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alstry (< 20)

Where Sinchy and Alstry meet



October 28, 2010 – Comments (5)

Right now we are running a massive trade deficit AND budget defict........and unlike Japan, as a NET IMPORTER, we are exporting inflation.

As we import stuff and pay for it in dollars, the merchants in the exporting nation deposit those dollars in their banks and the countries must print up local currency to convert the dollars causing inflation in that nation......

then those countries take the dollars and go around the world buying up commodities driving up the price of commodities....which drive up the price of goods around the world

running both a trade deficit and budget deficit creates a very toxic situtation....because soon, those countries we are creating inflation in will no longer support such nasty rising prices and will demand a stop to the insanity...

bankers will start charging more for us to borrow and we will have to print even more to cover the rising interest rates......which will force us to print even more.......causing interest rates to rise even higher.......causing even higher inflation.....while salaries will collapse as few will be able to afford to pay much.....

this is where we could easily see $19,999 Gold and $300 we will not be able to turn off the printing presses to stop the positive feedback loop of rising interest rates, increasing servicing costs, and rising commodity prices.....

is it possible....sinchy and alstry come together.....according to Mr. Gross, this is exactly where we are we are a bunch of turkeys about to be put on the platter........

Did you really think we could just keep on borrowing and printing our way into prosperity?

5 Comments – Post Your Own

#1) On October 28, 2010 at 11:57 PM, alstry (< 20) wrote:


The Newark City Council voted to adopt the 2010 municipal budget with 866 projected layoffs and a 16 percent tax increase in an afternoon meeting today.

While expressing deep concerns over the process by which this year's budget had been approved, the council voted 6 to 3 to adopt, saying if they delayed any longer the city could not meet its operating expenses for the remainder of the year.

"We are sitting here with our backs against the wall," said Council President Donald Payne. "We have to make sure that the workers in this town are being paid."

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#2) On October 29, 2010 at 8:03 AM, XMFSinchiruna (26.58) wrote:

And to think I'm only calling for $2,000 gold and $50 silver. :)

That being said, I have never viewed my price targets as likely tops, but rather as prudent, conservative price targets comfortably prescribed by the inevitable portion of the events already set into motion. I have always added the caveat that those prices could continue far higher, and that my targets may eventually look laughably conservative.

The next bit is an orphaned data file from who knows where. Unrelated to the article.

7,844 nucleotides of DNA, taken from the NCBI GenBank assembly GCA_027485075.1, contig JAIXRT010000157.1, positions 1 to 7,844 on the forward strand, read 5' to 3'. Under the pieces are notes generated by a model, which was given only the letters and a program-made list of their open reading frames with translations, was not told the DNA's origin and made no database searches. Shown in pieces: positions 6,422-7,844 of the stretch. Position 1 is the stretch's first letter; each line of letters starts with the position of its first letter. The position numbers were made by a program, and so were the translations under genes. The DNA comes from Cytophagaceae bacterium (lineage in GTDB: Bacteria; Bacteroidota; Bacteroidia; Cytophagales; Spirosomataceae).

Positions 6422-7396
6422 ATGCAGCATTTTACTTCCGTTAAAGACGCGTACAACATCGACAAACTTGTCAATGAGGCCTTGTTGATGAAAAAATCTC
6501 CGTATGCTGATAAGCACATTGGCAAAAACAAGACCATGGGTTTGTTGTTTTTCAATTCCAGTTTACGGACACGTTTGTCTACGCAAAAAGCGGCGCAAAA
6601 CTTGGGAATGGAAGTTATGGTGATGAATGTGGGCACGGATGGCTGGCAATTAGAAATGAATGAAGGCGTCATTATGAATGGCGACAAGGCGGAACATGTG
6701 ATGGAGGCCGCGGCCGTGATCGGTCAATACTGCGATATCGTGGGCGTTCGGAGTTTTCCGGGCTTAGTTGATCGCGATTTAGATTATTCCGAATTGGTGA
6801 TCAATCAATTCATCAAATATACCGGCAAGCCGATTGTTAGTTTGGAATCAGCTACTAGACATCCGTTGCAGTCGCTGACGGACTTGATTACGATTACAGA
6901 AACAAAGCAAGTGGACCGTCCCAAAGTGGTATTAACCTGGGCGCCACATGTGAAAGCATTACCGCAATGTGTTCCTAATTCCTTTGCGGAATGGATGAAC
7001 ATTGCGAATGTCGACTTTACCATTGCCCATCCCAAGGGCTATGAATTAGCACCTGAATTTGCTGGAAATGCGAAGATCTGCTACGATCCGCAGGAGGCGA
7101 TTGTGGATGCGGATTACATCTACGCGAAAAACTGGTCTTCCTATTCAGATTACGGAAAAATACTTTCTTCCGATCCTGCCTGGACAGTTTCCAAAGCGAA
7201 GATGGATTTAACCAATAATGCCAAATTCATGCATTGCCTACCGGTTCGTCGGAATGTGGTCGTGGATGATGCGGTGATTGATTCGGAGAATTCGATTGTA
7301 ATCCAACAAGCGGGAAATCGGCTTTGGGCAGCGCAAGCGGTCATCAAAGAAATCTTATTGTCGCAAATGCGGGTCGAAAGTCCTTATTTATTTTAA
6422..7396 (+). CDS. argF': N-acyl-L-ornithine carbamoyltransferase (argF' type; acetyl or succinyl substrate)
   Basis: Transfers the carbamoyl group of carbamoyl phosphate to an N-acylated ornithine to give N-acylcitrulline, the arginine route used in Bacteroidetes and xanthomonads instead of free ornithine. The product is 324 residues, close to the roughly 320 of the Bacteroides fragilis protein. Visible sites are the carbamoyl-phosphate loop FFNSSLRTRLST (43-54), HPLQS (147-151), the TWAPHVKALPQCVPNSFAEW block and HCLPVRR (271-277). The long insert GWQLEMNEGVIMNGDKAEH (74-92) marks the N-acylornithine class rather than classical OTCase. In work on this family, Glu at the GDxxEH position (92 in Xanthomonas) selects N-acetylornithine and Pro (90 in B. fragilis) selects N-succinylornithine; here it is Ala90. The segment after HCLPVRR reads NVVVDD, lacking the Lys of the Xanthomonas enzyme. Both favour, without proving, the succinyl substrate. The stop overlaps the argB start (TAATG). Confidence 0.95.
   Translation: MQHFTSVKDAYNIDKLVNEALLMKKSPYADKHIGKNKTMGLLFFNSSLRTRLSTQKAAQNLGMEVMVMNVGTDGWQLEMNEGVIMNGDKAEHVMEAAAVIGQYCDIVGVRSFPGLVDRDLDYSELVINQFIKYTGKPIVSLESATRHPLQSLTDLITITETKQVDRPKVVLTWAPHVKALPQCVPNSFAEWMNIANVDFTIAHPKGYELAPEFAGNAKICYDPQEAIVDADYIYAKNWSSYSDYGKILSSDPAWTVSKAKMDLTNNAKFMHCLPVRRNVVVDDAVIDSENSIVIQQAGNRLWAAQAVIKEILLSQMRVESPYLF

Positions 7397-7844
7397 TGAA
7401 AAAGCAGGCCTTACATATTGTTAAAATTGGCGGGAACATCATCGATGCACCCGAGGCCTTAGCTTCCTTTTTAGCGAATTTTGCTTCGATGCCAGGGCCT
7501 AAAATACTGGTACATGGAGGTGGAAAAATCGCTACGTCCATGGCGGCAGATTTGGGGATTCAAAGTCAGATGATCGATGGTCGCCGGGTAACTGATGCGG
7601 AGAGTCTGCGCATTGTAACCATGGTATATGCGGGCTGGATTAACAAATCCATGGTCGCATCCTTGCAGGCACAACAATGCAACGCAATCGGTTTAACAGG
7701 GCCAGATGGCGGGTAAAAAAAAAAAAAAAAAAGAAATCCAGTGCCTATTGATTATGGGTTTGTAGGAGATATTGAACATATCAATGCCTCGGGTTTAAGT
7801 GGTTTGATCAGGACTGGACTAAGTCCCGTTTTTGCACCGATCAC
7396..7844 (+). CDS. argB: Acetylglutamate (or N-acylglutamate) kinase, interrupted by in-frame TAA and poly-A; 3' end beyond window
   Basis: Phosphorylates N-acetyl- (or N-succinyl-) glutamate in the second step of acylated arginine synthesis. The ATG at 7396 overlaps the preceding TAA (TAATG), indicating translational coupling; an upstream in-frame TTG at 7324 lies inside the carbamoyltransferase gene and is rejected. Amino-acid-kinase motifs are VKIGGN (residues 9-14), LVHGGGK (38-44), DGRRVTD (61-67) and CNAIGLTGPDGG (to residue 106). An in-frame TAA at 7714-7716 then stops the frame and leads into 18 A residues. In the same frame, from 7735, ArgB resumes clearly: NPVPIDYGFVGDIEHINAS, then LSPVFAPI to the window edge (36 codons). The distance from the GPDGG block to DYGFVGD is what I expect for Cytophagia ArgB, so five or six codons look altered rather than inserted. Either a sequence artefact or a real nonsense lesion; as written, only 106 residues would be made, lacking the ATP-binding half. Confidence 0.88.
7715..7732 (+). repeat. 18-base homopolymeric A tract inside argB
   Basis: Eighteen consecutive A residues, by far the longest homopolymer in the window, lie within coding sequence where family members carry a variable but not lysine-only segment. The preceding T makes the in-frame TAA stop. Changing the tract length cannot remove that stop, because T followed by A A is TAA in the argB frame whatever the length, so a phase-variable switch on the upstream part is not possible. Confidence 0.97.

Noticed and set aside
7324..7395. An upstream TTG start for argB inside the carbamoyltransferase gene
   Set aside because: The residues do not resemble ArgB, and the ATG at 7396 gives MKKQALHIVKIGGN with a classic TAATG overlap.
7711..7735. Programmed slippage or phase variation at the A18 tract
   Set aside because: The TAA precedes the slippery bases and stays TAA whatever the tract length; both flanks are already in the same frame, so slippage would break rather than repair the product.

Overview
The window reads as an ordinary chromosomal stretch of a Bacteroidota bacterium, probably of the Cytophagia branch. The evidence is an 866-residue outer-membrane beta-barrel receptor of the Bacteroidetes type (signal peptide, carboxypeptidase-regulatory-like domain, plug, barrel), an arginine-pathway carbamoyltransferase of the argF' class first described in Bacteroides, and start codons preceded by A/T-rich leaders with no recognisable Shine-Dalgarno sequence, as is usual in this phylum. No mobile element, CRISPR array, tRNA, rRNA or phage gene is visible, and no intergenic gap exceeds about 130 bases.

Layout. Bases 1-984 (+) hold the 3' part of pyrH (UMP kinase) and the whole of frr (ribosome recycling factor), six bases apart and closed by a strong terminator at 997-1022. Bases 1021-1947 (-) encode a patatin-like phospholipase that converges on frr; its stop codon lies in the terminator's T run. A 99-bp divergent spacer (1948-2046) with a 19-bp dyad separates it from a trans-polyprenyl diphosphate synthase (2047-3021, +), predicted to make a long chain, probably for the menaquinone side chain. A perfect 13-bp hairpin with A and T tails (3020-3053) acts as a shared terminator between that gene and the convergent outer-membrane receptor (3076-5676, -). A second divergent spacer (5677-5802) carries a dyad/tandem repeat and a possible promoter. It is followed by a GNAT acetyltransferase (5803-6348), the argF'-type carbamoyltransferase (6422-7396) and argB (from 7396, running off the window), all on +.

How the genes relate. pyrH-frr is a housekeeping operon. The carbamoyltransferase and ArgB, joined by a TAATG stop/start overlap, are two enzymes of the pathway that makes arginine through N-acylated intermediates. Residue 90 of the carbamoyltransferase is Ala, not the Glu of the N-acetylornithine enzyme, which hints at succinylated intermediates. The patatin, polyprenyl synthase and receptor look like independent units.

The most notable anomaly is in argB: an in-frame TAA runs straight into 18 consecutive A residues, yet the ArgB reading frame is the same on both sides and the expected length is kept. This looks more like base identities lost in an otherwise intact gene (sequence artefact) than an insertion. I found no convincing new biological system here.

It's true there is a self-reinforcing negative feedback loop that we risk spiraling into under the present policies. That condition alone keeps the most frightening economic scenarios on the table.

The deleveraging can not be stopped, but as scary as the deleveraging is, it is not what concerns me most ... but rather, of course, the continual efforts to fruitlessly combat that deleveraging. In some ways, it's 1932 all over again, only way, way, way bigger in scale. The hyperinflationary component this time around will be a major structural difference between this and the previous depression.

If people are wondering why I gave up my delightful career as a yacht captain to sit here in front of a laptop every day and destroy my eyesight  ... I felt duty-bound to help investors understand the importance of exposure to silver and gold under these conditions.

I will issue new price targets for gold and silver once the $2,000 / $50 thresholds have been met (or shortly before).

P.S. Alstry ... it's Sinchi with an 'i'. :)

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#3) On October 29, 2010 at 8:43 AM, alstry (< 20) wrote:

There goes my spelling again.....

It is the combination of a trade deficit AND government budget deficit that does not permit middle ground.....combine that with massive private deficit and you have a recipie for disaster either way it goes.....

There is really no way to deflate without either hyperinflation or massive is the only two paths we could take...and trying to inflate on one side, government.... and deflate the private sector only leads to a social disaster in our country as most of our nation functions off the private sector.

But that is changing rapidly right now as few really understand that within a few years...most of the nation will be directly dependent on the government for a check to survive......that is where our politicians and fed are leading us......

and for a nation running such a massive deficit already, that is a really big mess...

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#4) On October 29, 2010 at 8:52 AM, alstry (< 20) wrote:

U.S. on track for "fiscal train wreck": Roubini

How these guys come up with such insigtful analysis is amazing.....

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#5) On October 29, 2010 at 9:07 AM, alstry (< 20) wrote:

We have FEDERAL inflation....and private and local government deflation......which simply centralizes power to the FEDERAL government...

States, cities and schools are trimming their payrolls in a cost-cutting effort that has dramatically improved the financial condition of state and local governments.

In the past year, state and local employment has been reduced, mostly through not filling vacancies, by 258,000, or 1.3%, to 19.2 million workers, reports the Bureau of Labor Statistics. The cuts are the most since the recession of 1980-81. The federal workforce, meanwhile, grew 3.4% to 2.2 million in the past year.

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